Backwards in time - Woodshop News

Backwards in time


Back to the days when sanding was considered a "production method" and "real men" used scrapers to prep their surfaces for finish. Of course, it has always been understood that a card scraper in the right hands can produce a superior surface and in much less time than one smoothed with sandpaper. Plus, no garbage to toss out, no piles of exhausted sandpaper cluttering up the floor and benchtops.

I used to be a big advocate of using scrapers wherever and whenever possible to smooth surfaces. One of the first things a new guy in my shop was taught was how to properly sharpen a scraper. But some years back, I had an accident on the table saw that left me with a pretty bunged up thumb on my left hand and anyone who has used a scraper can tell you, you need thumbs to use these tools! So I have been relying more and more on sandpaper.

But last week, I had a really nice purpleheart table top to finish and I really wanted to scrape the top smooth. I gritted my teeth for about 15 minutes before I realized that this was going to be an agonizing process. That's when my eye fell on my old Stanley #12 scrapper plane, something that had been sitting on the desk in my shop for more years than I can remember, serving mostly as a conversation piece. I looked at those nice smooth, comfortable rosewood handles and suddenly, this fine old tool creased to be an "antique" and became, once again, a very important tool.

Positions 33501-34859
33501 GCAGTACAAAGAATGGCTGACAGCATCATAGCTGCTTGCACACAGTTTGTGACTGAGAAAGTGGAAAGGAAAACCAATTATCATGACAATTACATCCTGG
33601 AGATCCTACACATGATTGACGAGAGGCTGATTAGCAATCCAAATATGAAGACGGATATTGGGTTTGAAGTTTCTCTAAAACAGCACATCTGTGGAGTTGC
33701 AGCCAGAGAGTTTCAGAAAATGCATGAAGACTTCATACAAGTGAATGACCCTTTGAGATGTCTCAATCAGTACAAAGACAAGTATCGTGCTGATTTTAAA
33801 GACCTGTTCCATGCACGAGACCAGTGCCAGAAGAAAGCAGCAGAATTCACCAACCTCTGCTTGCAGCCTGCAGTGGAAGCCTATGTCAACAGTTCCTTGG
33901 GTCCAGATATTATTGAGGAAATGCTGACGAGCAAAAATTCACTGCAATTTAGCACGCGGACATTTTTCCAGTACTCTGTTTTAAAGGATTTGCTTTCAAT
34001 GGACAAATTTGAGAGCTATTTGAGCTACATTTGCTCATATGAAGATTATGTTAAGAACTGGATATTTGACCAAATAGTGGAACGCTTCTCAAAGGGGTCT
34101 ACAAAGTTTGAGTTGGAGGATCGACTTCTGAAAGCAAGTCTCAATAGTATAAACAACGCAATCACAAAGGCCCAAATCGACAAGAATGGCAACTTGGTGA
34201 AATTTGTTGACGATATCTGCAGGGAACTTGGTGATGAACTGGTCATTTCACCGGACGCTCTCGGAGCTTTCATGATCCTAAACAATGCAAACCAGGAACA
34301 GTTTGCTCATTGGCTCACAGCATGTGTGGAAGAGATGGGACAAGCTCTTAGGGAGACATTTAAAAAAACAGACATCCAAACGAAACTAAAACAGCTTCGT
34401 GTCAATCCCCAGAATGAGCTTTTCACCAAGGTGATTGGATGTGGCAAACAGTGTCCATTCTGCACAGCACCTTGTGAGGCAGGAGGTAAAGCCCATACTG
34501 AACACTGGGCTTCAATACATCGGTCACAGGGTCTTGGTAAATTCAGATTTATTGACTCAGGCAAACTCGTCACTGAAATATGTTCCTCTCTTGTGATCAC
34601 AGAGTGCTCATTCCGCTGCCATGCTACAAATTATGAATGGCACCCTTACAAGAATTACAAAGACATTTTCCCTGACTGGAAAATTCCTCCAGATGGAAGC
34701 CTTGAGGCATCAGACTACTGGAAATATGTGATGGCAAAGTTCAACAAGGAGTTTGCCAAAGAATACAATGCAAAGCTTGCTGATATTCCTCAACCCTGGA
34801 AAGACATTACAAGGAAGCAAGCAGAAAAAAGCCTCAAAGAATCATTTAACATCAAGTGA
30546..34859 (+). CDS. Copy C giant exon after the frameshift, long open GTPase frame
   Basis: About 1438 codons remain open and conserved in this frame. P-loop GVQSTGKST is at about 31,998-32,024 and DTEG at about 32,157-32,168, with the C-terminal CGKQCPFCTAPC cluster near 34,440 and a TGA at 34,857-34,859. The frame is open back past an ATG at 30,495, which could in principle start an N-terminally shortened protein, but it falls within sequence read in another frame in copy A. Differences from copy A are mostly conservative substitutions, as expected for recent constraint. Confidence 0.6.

Within minutes, the #12 was dismantled. Rust was removed with emery cloth and oil, the bottom re-flattened via the same weapons only this time laying on my jointer table which serves double duty as my "go to" flat reference table. The handle got a good cleaning and oiling to make the rosewood shine again. I sharpened up the blade and popped it back in the reassembled plane and I was off to the races. My purpleheart top was soon smoothed and ready for finishing and instead of purple sawdust everywhere, there were piles of beautiful purple shavings everywhere.

The #12 is really the only real antique tool I own. But it is now back in my lineup and is going to see a lot of use in the coming years. As soon as I get this posted, I’m going to order one of those really good Hock blades for it.


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